Wetlands are abundantly and widely scattered across the Hardwick landscape, heavily contributing to biodiversity and habitat values, as well as to ecosystem services benefiting humans, such as water purification and flood mitigation.

Thirty-two of Vermont’s 120 currently recognized natural community types and variants are found in Hardwick, including 22 wetland types and 10 upland types. Eighteen of these are considered rare to uncommon at the state level.

As a result of this study, the number of known natural community types of state-level significance in Hardwick increased from one to eight. The number of state-significant natural community occurrences increased from one to 14. Twenty-five additional locally-significant occurrences of 12 more natural community types were also documented.

Natural community highlights from this study show an unusual abundance and quality of uncommon Northern White Cedar Swamp and Northern White Cedar Seepage Forest natural communities, several rare Boreal Floodplain Forest areas and other rare and uncommon riverside communities.

Prior to this study, the Hardwick landscape was known to support six total occurrences of five rare or uncommon species, with no state-listed Threatened or Endangered species.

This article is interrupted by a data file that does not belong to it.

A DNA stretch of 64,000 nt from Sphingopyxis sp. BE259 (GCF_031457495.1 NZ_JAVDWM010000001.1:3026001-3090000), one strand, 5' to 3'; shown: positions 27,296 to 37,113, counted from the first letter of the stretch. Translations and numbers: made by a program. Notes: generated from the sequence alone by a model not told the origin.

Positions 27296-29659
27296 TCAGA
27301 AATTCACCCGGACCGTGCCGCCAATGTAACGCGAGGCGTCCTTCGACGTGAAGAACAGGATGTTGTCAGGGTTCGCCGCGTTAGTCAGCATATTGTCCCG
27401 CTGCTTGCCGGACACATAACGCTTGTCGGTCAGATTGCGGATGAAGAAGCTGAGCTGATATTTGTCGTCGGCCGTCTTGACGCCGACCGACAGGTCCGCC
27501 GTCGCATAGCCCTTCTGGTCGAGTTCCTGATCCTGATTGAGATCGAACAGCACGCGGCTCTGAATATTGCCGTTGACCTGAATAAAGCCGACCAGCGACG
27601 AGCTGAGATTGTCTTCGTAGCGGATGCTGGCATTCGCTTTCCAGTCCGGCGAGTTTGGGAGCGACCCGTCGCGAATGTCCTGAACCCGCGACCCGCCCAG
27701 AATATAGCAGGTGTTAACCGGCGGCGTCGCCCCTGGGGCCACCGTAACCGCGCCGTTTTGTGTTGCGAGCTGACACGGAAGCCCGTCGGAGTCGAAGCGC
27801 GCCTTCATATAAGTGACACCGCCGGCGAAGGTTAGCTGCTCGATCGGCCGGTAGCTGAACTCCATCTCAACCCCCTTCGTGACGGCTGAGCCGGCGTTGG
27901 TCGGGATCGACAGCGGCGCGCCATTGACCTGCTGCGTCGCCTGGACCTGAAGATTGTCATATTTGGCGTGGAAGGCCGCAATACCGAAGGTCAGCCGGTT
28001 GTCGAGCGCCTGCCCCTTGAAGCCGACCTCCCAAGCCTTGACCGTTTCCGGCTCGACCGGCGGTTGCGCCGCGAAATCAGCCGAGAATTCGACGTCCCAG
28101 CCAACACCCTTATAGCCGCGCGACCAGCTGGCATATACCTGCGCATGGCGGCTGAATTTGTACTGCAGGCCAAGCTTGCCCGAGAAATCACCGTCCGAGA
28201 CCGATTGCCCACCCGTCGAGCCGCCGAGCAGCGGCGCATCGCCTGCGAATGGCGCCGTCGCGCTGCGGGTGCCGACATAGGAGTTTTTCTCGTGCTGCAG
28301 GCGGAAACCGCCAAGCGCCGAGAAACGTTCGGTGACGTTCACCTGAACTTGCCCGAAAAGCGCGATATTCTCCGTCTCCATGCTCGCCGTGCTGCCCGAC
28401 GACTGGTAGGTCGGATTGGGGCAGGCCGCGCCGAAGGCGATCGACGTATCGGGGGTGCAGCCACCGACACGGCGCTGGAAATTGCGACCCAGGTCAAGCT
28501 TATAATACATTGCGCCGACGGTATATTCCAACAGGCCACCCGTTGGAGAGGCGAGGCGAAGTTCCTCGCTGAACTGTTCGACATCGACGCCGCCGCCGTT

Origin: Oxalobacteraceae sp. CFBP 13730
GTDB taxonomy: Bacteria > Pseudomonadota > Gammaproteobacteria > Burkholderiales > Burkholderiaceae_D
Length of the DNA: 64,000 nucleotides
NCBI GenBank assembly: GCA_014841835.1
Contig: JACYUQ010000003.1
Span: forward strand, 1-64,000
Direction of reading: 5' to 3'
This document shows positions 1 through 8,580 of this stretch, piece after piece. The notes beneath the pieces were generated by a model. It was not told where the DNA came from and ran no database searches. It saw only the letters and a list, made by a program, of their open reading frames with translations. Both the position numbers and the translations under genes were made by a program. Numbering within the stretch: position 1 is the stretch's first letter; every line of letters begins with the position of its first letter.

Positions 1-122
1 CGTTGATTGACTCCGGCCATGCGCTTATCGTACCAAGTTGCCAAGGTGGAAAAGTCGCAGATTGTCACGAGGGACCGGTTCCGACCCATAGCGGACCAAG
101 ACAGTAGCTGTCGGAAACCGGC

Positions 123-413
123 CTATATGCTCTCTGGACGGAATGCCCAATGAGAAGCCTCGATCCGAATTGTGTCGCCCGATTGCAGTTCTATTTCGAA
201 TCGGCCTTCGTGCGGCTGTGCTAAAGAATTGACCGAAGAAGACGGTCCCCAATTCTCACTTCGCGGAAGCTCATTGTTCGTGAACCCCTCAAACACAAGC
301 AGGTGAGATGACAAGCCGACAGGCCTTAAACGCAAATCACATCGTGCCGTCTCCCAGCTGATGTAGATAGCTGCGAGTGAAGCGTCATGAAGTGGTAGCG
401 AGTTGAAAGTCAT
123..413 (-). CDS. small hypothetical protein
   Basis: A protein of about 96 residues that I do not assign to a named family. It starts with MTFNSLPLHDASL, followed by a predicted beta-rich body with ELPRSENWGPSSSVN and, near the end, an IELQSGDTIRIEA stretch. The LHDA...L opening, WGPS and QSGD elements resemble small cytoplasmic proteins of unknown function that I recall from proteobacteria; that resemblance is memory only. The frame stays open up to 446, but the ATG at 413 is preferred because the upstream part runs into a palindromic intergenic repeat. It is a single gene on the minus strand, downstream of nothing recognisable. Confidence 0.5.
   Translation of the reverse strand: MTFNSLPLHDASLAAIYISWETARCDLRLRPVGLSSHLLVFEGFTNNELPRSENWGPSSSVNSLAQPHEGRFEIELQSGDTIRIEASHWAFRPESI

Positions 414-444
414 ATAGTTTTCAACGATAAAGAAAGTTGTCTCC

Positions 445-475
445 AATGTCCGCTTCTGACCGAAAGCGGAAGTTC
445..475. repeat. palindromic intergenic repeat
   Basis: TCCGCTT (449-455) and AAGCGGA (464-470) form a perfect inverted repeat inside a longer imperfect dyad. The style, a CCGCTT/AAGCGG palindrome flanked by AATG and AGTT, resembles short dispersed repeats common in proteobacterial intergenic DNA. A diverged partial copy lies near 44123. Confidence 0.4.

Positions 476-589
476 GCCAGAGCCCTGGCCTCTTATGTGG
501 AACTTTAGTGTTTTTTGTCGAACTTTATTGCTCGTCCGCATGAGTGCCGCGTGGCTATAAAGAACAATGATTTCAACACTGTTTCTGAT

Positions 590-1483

There are now 77 documented occurrences of 28 known rare and 17 uncommon species documented in some fashion.

Two new state-threatened plant species, Bog Wintergreen (Pyrola asarifolia) and Marsh Horsetail (Equisetum palustre) were found.

About half of the sensitive species are primarily associated with wetlands and aquatic features, underscoring the importance of these areas for biodiversity.

Other highlights among newly-documented rare species include the discovery of the tiny Four-Toothed moss (Tetrodontium brownianum) in talus on Buffalo Mountain. Newly found in Vermont at several sites in 2023, this cryptic moss was only historically known from New England.

Hardwick boasts New England’s only currently known populations of regionally rare Grove Hawthorn (Crataegus lucorum), known from early successional habitats near the Lamoille River. Many of the rare and uncommon plants are associated with calcareous or enriched habitats that can at least partially be attributed to underlying calcareous Waits River Formation bedrock.

As revealed through this study, Hardwick hosts myriad unique and ecologically important natural features, from vast forest blocks of Northern Hardwood Forest to the tiniest rare mosses. Through improved knowledge provided by this study, the Hardwick community can continue to wisely use, manage, and conserve and celebrate this diverse and exciting natural heritage.

Peters wrote, “Substantial volunteer work by HCC members and other community members was essential to this effort.”

The HCC was established in 2019 to “establish community responsibility for Hardwick’s natural resources.”

The full Hardwick Ecological Inventory Report is available digitally on the town website.

Paul Fixx is editor of The Hardwick Gazette and lives in Hardwick.